Just about all facets of the tourism industry have suffered due to COVID-19. A look at many a website of tour operators will reveal businesses that didn’t take anyone anywhere for several months in 2020—and possibly won’t during the first few months of 2021.
However, the end of this year hasn’t represented a closed shop for several tour companies. After all, the great outdoors provides plenty of opportunities to feel at ease in socially distanced settings, as visiting remote communities does not trigger the concerns that being in crowded places may. So rural areas seemed to have fared better during the pandemic due to a general lower population density that helps reduce the spread of COVID-19.
Not surprisingly, businesses specializing in excursions to rural destinations seemingly could benefit from a boom in guests—if they play their cards correct. So have such companies been able to conduct successful tours in the midst of a pandemic?
Kirsi Hyvaerinen was able to find an answer firsthand. Hyvaerinen, a member of the Board of Directors at the Global Ecotourism Network, traveled overland between August and October from Montenegro to Finland and back again, and noted that rural tourism businesses that have resumed tours share the following tendencies:
- Have well-trained and fairly treated staff that provides good, timely and reliable information.
- Give travelers the right kind of visuals and key messages (e.g. why it’s the right time to go rural and stay longer)
- Enact well-respected health and safety-protocols (that are combined with some positive creativity)
Of course, even in the best of times, tourism businesses face numerous challenges in promoting their products. So now in the midst of the pandemic, what obstacles must tourism businesses overcome? Well, many of them are out of their control.
“The biggest challenges appear perhaps more at policy level,” notes Vicky Smith, a consultant and the founder of Earth Changers, a curated collection of positive impact tourism. “In the UK, for example, the Foreign, Commonwealth & Development Office currently advises British nationals against all but essential international travel, with the exemption of some listed countries and territories.”
“This renders travel insurance null and void for destinations not on the exempt list, even if airlines were flying and Covid would otherwise be covered,” Smith adds.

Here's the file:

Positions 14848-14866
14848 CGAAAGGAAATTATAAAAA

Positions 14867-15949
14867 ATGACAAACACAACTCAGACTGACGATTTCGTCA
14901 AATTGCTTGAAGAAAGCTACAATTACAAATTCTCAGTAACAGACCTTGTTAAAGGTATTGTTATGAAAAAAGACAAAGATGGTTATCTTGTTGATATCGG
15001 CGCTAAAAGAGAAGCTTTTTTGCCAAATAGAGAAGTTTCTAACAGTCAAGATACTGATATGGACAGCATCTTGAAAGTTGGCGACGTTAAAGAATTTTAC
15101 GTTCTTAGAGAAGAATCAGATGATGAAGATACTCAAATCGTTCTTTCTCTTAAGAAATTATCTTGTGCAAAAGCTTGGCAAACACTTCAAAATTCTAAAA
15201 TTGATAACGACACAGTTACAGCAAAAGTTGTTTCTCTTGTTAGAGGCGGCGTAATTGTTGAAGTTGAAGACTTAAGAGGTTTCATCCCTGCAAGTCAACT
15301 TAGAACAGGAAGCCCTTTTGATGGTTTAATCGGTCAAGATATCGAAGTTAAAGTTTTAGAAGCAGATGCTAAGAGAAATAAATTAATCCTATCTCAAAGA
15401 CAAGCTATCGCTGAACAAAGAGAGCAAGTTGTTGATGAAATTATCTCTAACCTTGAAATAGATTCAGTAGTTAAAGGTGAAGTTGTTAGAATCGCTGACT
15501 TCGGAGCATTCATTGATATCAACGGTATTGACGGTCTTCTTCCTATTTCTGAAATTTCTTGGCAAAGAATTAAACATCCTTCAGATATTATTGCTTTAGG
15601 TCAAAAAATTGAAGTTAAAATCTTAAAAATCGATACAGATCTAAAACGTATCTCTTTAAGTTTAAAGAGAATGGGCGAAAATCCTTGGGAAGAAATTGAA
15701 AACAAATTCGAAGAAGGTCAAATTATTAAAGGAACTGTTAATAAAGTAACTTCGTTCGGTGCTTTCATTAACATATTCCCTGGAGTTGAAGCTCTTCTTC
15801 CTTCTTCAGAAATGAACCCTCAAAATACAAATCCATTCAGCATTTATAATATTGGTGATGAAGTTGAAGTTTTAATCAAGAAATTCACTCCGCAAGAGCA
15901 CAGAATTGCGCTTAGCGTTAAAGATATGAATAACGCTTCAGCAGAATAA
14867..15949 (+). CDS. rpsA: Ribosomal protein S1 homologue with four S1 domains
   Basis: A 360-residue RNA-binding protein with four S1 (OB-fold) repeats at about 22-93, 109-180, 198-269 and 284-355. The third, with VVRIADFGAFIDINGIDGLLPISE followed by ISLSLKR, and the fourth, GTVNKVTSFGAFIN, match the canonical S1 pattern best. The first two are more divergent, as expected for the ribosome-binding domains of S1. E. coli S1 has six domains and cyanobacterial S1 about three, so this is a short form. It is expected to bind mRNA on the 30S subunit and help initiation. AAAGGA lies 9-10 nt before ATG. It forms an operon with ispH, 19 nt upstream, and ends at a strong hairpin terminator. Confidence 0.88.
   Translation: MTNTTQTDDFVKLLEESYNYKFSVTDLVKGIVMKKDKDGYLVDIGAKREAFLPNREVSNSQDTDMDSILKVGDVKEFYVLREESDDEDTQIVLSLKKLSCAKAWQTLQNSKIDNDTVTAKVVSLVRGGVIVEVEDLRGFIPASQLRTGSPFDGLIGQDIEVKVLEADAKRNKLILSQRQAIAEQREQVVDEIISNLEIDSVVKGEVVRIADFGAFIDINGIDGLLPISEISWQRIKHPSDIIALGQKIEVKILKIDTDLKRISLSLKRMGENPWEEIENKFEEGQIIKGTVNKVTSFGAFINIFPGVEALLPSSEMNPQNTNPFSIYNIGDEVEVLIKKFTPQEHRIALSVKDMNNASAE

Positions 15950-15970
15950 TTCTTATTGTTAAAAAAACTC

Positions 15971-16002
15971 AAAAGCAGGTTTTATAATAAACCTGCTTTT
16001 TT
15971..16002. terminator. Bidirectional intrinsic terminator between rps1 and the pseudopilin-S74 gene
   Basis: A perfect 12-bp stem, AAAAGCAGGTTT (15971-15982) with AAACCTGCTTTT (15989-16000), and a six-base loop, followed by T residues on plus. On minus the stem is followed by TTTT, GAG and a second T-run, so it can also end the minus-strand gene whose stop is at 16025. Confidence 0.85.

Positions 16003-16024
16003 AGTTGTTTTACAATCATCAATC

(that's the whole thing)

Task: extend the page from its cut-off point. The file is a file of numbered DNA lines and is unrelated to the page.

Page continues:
Even if travelers found a destination to which they wanted immediately to hop on a plane or train, going there might not be worth the hassle. “Additionally, the ‘exempt’ list is changing at least weekly, so consumers have lost confidence on where they can and can’t go, and don’t want to be faced with a quarantine on return, unknown and unplanned for on departure: it’s too disruptive to lives and is putting further downward pressure on any bookings,” Smith states.
Furthermore, Smith believes many tourism suppliers are fearful about opening up rural areas to visitors in this COVID-19 era. “Infection rates may be highest in capitals, through which tourists travel to reach rural areas—and they don’t want the infection being brought in, especially as rural environments might not have the hospital facilities or capacity to deal with cases,” she concludes.
So what advice would tourism professionals give to businesses working to promote a rural tourism product nowadays? Smith’s answer to that question is interesting—she recommends that they devote a lot of time to improving lives locally. “Rural businesses tend to be involved in and supportive of their communities,” she notes. An example is the Grootbos Private Nature Reserve in South Africa. Through its foundation, the reserve upped its free meals program, feeding between 1,700 to 2,300 people a day (largely children unable to attend school and receive school meals). “By June 18th, that added up to 100,000 means and by July 7th, 125,502!” Smith adds.
She also provides the example of NGO Seed Madagascar, a business that welcomes tourism via way of conservation volunteers, who have also been involved in local health initiatives. “Through the pandemic, they’ve [provided] vital support to the government, purchasing thermometers for local healthcare facilities, constructing fourteen hand-washing stations, and making and distributing hundreds of masks,” Smith explains.
“The pandemic has magnified and clearly demonstrated company values and behavior,” Smith believes. “We’ve all seen companies who have behaved irresponsibly in the pandemic, which will be remembered. Those who have stepped up will equally be remembered for their help. This isn’t a cynical PR play, it’s organizations staying true to their values of supporting local people and places, which they’ve always done, and now it’s virtually understood.”
Finally, further advice about how to run a tourism business in the COVID-19 era comes from Ariane Janer, a sustainable tourism consultant who serves as the technical director of Instituto Homo Caballus, an NGO and equestrian center (as well as a business which has shut down and reopened in the midst of the pandemic):
- Make effective and not too complicated COVID-19 protocols that visitors and staff and follow. You will have to reduce the number of visitors per day.
- Screen people before they come and install a follow-up system in case someone tests positive after being at your place.
- Communicate the protocols to staff, collaborators and visitors verbally.
- Help everybody to adhere to the protocols and show that there is a not a loss in a quality of experience—but a gain in seeing the world in a different way and appreciate Mother Nature.
Like other global problems, the current pandemic won’t be solved for some time. But it hasn’t totally slowed down all forms of tourism. In fact, COVID-19 has strangely enough provided some companies an opportunity to expand their clientele. However, they must do so wisely.
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